(Adds quotes from CFO, debt and cash information)
By Jeb Blount and Marta Nogueira
RIO DE JANEIRO, May 12 (Reuters) - Brazil’s state-controlled oil company Petroleo Brasileiro SA posted its third-straight quarterly loss on Thursday as oil prices and production fell and a weaker currency boosted debt costs.
The result missed analyst expectations of a profit.
The consolidated net loss at Petrobras, as the company is known, was 1.25 billion reais ($358 million) in the three months ending March 31, compared with a profit of 5.33 billion reais a year earlier, the Rio de Janeiro-based company said in a securities filing.
The average estimate of five analysts surveyed by Reuters was for a profit of 3.64 billion reais.
Petrobras has struggled mightily with a plunge in world oil prices and its role at the center of a massive corruption scandal. It is saddled with the oil industry’s largest debt and has also been hurt by falling domestic demand due to Brazil’s worst recession since the 1930s.
That scandal helped lead to the removal of Brazilian President Dilma Rousseff, a former Petrobras chairwoman, earlier on Thursday by the country’s Senate.
The average price of benchmark Brent crude oil fell 36 percent in the first quarter to $35.21 a barrel from $55.13 a barrel a year earlier. Efforts to reduce Petrobras’ debt were also limited by an 11 decline in the value of Brazilian real against the U.S. dollar, raising the local currency cost of foreign debt.
“We want to increase our levels of predictability and meet our targets; when your debt is large and your risk increases you have fewer options,” Chief Financial Officer Ivan Monteiro told reporters at Petrobras headquarters during an earnings presentation.
“Petrobras is a company with high cholesterol, and that cholesterol is debt leverage,” he added, saying all senior executives are now focused on cutting costs and meeting targets.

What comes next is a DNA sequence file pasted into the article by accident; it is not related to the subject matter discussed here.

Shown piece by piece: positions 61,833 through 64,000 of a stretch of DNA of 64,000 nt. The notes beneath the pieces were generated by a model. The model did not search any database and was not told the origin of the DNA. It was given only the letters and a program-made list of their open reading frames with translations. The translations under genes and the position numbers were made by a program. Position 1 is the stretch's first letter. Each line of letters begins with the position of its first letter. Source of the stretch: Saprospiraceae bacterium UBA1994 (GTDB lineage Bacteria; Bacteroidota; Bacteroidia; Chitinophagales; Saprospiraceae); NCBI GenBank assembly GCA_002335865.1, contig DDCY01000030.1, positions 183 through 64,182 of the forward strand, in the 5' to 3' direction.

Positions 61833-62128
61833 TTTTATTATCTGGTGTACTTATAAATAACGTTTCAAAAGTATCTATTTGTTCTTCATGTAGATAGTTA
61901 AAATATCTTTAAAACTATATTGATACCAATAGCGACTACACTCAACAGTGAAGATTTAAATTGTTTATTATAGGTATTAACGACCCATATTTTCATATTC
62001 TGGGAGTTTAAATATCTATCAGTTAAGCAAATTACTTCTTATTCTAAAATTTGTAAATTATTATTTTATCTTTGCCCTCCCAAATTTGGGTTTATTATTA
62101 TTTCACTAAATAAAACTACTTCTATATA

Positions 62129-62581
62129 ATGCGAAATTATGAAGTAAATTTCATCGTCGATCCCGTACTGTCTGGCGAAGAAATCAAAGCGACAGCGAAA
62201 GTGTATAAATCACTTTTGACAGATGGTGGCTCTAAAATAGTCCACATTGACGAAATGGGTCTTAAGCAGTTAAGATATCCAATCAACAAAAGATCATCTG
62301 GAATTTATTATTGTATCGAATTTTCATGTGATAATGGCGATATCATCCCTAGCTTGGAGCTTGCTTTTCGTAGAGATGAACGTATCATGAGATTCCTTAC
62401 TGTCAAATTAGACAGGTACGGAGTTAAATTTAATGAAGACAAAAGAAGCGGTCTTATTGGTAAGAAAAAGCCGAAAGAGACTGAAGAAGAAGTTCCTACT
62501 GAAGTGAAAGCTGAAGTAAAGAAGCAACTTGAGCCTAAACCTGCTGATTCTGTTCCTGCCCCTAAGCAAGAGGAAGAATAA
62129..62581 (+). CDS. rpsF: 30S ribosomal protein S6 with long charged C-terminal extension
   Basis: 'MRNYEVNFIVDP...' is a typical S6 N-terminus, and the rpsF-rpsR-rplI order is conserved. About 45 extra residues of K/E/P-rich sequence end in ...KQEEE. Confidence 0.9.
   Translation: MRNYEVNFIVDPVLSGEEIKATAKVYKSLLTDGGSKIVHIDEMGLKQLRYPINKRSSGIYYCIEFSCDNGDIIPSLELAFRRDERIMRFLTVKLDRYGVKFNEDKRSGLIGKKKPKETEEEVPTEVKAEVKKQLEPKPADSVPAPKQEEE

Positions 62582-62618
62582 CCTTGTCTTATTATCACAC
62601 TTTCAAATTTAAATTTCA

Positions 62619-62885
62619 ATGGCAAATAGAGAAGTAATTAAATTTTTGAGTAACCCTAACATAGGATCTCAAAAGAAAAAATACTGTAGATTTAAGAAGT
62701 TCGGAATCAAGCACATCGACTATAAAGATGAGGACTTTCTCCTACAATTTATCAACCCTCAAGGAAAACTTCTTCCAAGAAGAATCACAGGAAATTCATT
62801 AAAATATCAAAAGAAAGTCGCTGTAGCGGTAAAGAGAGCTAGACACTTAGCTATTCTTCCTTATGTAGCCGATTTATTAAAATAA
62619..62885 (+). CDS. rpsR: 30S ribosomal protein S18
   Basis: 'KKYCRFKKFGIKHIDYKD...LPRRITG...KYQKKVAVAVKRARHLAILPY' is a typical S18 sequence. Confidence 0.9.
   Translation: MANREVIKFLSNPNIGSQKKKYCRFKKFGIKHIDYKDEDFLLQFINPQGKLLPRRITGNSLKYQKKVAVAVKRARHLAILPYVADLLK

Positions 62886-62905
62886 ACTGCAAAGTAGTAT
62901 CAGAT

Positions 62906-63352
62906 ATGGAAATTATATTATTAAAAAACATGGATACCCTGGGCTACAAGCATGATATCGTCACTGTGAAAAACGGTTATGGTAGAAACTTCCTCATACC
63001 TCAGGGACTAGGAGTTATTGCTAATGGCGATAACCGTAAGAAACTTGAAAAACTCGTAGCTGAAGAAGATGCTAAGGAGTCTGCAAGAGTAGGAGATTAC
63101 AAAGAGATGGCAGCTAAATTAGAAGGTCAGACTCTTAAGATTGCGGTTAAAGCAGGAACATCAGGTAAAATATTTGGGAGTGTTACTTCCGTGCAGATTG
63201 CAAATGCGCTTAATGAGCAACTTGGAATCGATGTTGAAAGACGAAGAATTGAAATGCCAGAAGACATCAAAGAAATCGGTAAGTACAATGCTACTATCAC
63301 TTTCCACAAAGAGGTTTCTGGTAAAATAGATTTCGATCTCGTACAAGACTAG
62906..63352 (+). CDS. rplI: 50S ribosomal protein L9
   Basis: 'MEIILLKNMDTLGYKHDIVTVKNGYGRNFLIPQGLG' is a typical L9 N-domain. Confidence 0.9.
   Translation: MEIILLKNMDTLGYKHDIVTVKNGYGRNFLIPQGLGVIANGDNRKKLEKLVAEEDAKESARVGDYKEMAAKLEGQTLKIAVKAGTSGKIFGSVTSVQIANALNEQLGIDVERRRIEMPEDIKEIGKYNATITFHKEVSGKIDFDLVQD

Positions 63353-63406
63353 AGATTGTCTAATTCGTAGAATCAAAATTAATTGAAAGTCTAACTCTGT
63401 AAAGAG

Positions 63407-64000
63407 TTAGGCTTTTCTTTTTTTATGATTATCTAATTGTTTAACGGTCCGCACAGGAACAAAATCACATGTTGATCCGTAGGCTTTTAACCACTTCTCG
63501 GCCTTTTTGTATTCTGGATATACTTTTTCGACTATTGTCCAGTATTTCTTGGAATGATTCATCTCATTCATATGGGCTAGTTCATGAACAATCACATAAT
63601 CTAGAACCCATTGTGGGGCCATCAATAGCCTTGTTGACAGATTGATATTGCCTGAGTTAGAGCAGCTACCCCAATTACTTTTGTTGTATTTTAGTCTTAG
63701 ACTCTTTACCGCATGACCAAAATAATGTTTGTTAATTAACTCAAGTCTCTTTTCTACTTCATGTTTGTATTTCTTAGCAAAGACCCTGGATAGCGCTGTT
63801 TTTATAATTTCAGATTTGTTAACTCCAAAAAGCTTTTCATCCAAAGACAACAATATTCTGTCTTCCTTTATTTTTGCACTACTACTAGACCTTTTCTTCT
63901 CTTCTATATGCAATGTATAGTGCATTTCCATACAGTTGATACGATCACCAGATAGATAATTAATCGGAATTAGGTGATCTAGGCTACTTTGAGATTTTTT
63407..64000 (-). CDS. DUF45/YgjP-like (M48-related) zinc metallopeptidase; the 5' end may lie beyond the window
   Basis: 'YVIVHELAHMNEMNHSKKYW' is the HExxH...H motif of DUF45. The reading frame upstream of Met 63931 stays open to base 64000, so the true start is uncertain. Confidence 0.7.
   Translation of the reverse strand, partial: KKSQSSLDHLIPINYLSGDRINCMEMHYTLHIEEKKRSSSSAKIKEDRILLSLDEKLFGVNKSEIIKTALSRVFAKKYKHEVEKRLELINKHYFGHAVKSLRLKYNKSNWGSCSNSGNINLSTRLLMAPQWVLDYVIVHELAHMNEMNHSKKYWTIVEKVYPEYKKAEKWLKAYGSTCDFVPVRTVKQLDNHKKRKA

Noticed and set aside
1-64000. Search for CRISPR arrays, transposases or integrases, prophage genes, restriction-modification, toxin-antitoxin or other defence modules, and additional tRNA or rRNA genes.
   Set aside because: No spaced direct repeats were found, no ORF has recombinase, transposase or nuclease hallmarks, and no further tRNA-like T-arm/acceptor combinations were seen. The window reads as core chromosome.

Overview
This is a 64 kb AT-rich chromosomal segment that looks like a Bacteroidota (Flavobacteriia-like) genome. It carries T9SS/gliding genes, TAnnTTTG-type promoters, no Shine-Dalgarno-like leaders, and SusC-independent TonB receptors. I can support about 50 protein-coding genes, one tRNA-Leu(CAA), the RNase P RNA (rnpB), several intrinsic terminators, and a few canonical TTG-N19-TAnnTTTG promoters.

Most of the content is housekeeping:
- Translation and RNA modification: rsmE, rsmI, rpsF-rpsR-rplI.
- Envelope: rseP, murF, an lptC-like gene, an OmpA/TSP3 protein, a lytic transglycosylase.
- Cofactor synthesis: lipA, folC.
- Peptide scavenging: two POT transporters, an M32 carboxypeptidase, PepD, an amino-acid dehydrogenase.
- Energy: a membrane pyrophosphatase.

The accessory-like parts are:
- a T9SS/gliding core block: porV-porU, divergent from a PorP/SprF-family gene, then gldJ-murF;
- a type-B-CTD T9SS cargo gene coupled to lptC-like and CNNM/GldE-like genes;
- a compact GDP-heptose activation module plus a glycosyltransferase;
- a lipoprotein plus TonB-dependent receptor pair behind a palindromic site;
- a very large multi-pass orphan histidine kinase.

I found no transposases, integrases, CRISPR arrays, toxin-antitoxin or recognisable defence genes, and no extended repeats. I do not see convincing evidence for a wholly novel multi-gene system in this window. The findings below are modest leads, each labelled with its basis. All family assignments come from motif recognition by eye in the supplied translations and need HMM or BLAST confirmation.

Total debt was virtually unchanged from the fourth quarter at $126 billion. Rising debt maturities, though, dragged down Petrobras’ cash position 21 percent to 77.8 billion reais from the end of 2015, according to the company’s cash-flow statement.
High maturities are expected to last for at least three years, forcing Petrobras to limit investment, Monteiro said.
First quarter cash, though, was more than double the amount Petrobras had on hand a year earlier, thanks to lower capital spending.
Referring to possible debt swaps that could ease short and medium-term demands for cash, Monteiro said capital markets were “starting to offer alternatives to reduce the concentration of maturities.”
Petrobras’ net revenue, or total sales minus sales taxes, fell 5.4 percent to 70.3 billion reais. Adjusted earnings before interest, taxes, depreciation and amortization, or EBITDA, a measure of operating profit, fell 2 percent to 21.1 billion reais.
Lower revenue was driven by lower production.
Average daily output fell 6.6 percent to an average 2.617 million barrels of oil and equivalent natural gas a day (boepd) from 2.803 million boepd a year earlier. Average daily output in the first quarter 2016 was the lowest in nearly two years.
In 2015, Petrobras met its annual oil output goal for the first time in 13 years, Monteiro said.
$1 = 3.4816 Brazilian reais Reporting by Jeb Blount, Marta Nogueira and Rodrigo Viga Gaier; Writing by Jeb Blount; Editing by Chris Reese and Tom Brown